An article I published at The Conversation in July 2013:
As Julian Assange remains inside the Ecuadorian embassy in London and Edward Snowden, last thought to be Venezuela-bound, attempts to avoid capture by an enraged United States, the grant of asylum has become a matter of contemporary global interest and debate. Yet its origins are ancient, and its exploitation in interstate politics was there from the beginning.
Asylum, like many English words, has its linguistic roots in Ancient Greek.
The Greek term was “asylia”, a compound of “sylē”, meaning the right of seizure or reprisal, and the prefix “a-”, denoting the absence of something. A site characterised by asylia was declared to be immune from attack or plunder. The Romans adopted the word and Latinised it into the form with which we are familiar. The noun “asylum” therefore came to refer to a place which afforded such protection.
For the ancient Greeks, the idea of territorial inviolability appears to have originated in the religious sphere. Temples of the gods and the holy precincts within which they were situated were understood to be off limits to the regular plundering raids which were a common reality in the ancient Mediterranean world.
Those who violated the sanctuary of a particular god or goddess risked incurring their divine wrath. This protection extended not only to the temple and cult objects, but also came to include people who entered the sanctuary’s “temenos”, or sacred boundary. Flight to a sacred space became a way for individuals to escape their pursuers, even if the inviolate status of sanctuaries was not always respected in practice.
Yet the Greeks also understood that whatever power the gods might be seen to possess, the credibility of asylia in practice had to be secured through human intervention. In 242 B.C., the citizens of Cos, one of the eastern-most Greek islands in the Aegean Sea, wrote to their neighbours to ask that they recognise the asylia of their city’s sanctuary to Asclepius, the god of healing who was the city’s patron deity. The replies received were engraved on stone slabs and publicly displayed in the city; they included assurances of the sanctuary’s status by some of the most powerful polities of the eastern Mediterranean world.
Such protection was not limited to divine precincts. In 203/2 B.C., the Greek city of Teos (on the western coast of modern Turkey) secured asylia for its entire territory from the main power in the region, the Seleucid empire ruled by King Antiochus III.
Grants of asylia provided concrete benefits to their recipients, both as a mark of honour and as an affirmation of safety from harm. Yet they were also important tools in ancient international relations. When the people of Teos accepted protection for their city, they acknowledged King Antiochus’ power.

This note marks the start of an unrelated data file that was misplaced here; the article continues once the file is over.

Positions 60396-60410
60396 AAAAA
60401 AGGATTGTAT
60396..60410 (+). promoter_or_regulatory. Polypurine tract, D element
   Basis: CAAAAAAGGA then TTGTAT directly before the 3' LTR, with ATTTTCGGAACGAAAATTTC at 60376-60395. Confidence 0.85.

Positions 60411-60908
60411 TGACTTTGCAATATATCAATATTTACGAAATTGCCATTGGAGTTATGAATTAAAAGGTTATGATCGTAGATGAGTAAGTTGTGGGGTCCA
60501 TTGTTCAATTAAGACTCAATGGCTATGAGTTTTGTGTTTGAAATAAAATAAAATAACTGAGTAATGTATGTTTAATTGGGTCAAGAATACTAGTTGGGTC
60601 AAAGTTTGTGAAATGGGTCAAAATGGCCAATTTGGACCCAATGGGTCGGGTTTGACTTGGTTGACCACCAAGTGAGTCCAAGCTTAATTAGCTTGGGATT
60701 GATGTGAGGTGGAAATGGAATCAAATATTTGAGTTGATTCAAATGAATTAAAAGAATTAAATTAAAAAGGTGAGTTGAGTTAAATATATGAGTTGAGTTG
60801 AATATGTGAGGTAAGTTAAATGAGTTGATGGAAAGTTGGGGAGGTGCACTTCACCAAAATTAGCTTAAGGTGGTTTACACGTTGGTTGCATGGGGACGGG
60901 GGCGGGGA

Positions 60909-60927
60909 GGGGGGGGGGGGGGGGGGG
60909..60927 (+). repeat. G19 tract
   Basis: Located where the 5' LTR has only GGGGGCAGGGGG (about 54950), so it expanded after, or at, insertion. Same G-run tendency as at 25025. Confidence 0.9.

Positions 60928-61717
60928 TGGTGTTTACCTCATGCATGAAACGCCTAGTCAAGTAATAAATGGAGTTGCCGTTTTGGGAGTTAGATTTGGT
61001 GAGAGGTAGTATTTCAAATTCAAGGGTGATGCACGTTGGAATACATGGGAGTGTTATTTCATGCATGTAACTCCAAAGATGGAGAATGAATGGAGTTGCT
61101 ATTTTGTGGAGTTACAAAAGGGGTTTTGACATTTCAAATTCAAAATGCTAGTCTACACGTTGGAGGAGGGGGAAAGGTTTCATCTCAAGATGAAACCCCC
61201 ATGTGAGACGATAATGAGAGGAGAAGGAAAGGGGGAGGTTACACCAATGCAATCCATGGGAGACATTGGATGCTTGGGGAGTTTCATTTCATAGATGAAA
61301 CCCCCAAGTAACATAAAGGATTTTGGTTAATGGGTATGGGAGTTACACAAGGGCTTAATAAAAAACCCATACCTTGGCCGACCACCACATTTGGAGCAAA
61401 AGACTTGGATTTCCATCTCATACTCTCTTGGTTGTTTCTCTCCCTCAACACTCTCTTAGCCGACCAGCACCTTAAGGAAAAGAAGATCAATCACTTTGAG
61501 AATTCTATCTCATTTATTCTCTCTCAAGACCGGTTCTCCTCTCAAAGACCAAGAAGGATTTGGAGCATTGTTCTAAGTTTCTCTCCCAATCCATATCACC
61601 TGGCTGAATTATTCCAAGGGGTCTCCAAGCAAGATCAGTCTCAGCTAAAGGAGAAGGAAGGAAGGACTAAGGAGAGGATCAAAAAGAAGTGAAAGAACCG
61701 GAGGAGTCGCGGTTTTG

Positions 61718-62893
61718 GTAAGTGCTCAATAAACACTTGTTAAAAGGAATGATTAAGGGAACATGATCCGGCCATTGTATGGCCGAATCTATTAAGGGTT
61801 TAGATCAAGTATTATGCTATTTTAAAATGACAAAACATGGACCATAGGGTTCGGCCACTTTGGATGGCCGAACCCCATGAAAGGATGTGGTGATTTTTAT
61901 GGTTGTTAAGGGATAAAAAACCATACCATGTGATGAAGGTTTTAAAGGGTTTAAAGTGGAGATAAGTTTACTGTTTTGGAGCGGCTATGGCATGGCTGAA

When Rome’s influence in the same region began to rival that of Antiochus, the Romans also recognised Teos’ claim to asylia in 193 B.C. in order to assert their own authority. Recognising asylia not only provided benefits to the protected, but also served to emphasise the power and status of those guaranteeing their protection.
Against this historical background, it should come as no surprise that granting asylum to Julian Assange and Edward Snowden has come to symbolise far more than a specific application of international law. Through its sheltering of Assange, Ecuador has implicitly undermined the power of the US and the United Kingdom. The harsher treatment of Snowden – and in particular the recent refusal of transit to the Bolivian president’s plane falsely suspected of carrying the former NSA analyst – demonstrates the extent to which this lesson has been learnt by the international community.
At a special meeting of Latin American leaders, Bolivian president Evo Morales recently commented that “being united will defeat American imperialism”. Ecuador’s president, Rafael Correa, has suggested that had a US or European head of state been treated as Morales was, it would have been considered sufficient pretext for military action. Both comments make clear the perceptions of power at stake.
The conflict between the US and Ecuador or Bolivia remains a diplomatic one, and the above comments are perhaps best seen as the product of a righteous, if relatively impotent, indignation. Yet were Snowden to reach Bolivia and be granted asylum, the possibility of escalation in a region with a long history of US intervention – while perhaps unlikely – should not be dismissed out of hand.
In 190 B.C., when the people of Teos agreed to support Antiochus III in his conflict with Rome by storing supplies for him in their city, the Romans had no qualms about attacking their territory, despite their affirmation of Teos’ inviolate status only three years earlier.
Then, as now, asylum could be as much a tool of interstate politics as a right which afforded safety to those who claimed its protection.